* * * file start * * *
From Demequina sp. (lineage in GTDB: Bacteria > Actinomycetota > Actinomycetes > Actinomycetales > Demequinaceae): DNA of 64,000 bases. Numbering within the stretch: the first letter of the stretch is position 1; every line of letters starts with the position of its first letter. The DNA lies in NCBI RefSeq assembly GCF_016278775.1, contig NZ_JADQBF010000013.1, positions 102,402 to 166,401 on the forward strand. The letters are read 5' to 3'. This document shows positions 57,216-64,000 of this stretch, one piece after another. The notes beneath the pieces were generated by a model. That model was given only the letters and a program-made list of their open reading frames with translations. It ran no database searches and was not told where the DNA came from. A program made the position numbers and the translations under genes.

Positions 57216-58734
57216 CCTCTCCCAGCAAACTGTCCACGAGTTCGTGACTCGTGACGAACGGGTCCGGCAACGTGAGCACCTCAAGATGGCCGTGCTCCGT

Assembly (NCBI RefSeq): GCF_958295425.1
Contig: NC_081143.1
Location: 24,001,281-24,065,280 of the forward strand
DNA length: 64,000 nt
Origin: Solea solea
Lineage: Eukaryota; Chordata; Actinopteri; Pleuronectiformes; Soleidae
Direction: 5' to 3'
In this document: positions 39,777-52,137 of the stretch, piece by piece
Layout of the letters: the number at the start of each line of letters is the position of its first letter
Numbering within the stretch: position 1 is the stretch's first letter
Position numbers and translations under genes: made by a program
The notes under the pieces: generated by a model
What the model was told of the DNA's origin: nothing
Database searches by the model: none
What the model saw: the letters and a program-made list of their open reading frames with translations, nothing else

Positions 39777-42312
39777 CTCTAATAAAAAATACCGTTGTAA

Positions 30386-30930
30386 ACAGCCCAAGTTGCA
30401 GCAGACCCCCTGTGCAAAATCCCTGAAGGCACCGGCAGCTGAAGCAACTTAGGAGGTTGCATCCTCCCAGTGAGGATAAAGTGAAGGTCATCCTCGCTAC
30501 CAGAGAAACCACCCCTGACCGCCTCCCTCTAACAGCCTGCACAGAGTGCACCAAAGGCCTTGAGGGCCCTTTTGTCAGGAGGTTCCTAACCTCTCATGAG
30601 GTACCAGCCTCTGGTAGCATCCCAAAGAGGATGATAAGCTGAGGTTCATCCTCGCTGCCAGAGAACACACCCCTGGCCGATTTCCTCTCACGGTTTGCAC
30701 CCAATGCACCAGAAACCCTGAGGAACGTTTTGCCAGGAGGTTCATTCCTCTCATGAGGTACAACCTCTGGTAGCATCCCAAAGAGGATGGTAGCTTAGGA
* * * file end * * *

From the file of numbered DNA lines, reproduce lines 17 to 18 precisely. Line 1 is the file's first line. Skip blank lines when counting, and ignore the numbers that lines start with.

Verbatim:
Database searches by the model: none
What the model saw: the letters and a program-made list of their open reading frames with translations, nothing else